It is possible, however, that the poem isn’t necessarily referring to the rosary and psalms at Mass, but more generally to the way praying the Psalms became trendy and all the rage at that time while praying Our Lady’s Psalter became seen as passe or backward.

  17. Rubricarius says:

    ED2,

    The 1965 Ritus directs that chants like the communion antiphon are sung ‘with its psalm’, #81.

    Of course by then other changes had taken place to such as a further reduction of the fast, Communion distributed with the formula ‘Corpus Christi‘, the introduction of ‘bidding’ prayers, a rite of concelebration and the possibility of the distribution of Communion under both Species etc.

  18. Trad Tom says:

    Just a few weeks ago I was going through boxes of college (late 60′s-early 70s) memorabilia and came across a typed version of this same poem. I probably thought it was somewhat amusing at the time. I did not realize that it was signaling 40+ years of church/faith unhappiness. No, I never quit. I hung in there, unhappily so. But now, maybe, things are changing. It can’t come soon enough to Cleveland, Ohio.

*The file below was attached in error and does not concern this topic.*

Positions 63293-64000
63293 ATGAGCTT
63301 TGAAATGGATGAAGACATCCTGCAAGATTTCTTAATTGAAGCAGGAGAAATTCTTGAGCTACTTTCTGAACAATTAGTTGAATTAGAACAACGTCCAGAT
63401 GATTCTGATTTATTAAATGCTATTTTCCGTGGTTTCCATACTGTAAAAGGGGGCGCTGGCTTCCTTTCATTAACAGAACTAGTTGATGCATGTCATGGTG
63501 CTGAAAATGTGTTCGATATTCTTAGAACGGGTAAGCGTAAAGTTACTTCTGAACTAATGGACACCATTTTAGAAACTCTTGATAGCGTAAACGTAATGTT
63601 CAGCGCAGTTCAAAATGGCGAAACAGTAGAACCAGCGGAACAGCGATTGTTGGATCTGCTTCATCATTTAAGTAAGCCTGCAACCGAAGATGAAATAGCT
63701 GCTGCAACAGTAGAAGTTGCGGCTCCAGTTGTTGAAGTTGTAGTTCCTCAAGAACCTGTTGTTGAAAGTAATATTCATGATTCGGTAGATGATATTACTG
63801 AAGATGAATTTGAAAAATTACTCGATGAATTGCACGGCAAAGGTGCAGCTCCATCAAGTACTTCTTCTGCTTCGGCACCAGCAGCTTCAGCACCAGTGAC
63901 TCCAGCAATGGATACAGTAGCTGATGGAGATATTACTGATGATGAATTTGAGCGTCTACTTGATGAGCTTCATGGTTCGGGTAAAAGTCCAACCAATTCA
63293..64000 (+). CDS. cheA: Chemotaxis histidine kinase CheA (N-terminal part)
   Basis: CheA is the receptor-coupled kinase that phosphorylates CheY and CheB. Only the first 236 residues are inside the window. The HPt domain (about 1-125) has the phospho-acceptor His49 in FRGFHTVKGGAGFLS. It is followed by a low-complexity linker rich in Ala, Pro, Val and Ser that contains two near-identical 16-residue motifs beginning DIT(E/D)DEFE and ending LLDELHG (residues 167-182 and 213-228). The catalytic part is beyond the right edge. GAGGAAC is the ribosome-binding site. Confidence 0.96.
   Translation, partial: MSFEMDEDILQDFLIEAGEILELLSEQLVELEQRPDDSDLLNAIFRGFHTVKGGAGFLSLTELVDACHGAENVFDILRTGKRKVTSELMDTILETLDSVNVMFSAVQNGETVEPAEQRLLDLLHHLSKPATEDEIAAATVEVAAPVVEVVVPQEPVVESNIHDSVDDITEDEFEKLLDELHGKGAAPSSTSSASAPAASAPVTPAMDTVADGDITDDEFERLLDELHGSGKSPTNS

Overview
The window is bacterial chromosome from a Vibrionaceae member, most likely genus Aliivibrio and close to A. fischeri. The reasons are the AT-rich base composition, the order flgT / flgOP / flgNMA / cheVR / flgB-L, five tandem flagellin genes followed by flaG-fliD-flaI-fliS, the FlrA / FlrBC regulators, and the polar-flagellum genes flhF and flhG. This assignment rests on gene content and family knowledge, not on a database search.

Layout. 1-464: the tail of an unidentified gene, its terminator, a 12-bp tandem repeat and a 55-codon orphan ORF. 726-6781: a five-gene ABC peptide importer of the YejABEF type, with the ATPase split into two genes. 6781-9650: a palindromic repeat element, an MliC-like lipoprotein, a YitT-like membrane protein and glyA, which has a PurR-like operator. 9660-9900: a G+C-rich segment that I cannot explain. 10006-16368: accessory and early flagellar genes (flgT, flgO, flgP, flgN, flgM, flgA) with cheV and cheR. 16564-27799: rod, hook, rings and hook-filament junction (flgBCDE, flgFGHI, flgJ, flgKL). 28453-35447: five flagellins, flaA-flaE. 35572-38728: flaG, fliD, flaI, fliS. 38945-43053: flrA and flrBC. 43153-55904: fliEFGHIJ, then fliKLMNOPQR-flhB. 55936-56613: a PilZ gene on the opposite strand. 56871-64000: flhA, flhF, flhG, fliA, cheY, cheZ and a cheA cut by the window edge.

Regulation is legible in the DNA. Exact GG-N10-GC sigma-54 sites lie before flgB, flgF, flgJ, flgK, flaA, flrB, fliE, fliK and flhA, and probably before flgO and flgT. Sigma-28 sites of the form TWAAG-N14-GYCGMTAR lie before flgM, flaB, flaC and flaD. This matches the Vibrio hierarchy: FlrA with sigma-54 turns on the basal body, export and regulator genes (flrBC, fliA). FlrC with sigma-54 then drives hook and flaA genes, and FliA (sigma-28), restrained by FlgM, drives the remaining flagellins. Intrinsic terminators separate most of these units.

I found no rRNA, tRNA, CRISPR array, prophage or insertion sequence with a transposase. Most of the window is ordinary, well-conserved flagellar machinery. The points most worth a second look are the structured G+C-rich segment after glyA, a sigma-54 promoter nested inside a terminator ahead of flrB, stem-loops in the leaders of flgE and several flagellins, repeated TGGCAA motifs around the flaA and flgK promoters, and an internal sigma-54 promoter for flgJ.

19. Jayna says:

    wmeyer: You’re at St. Thomas Aquinas, aren’t you? If you are, don’t be nervous about the crucifix. I jumped on Fr. Greg about it as soon as I heard the whisperings a couple of months ago and he has assured me it is to be life size, quite realistic, and it will be suspended over the altar (like the ones at St. Brigid and St. Peter Chanel). He told me at the end of May that he hoped to have it up in about three months. And more changes (both architectural and liturgical) are on deck, but he has to ease into them as there is a lot of resistance coming from the staff.

    If you’re not at STA, you can ignore that, but from what you said I am nearly positive you are a fellow parishioner.

  20. G says:

    Kneeling had gone “out” by 1965?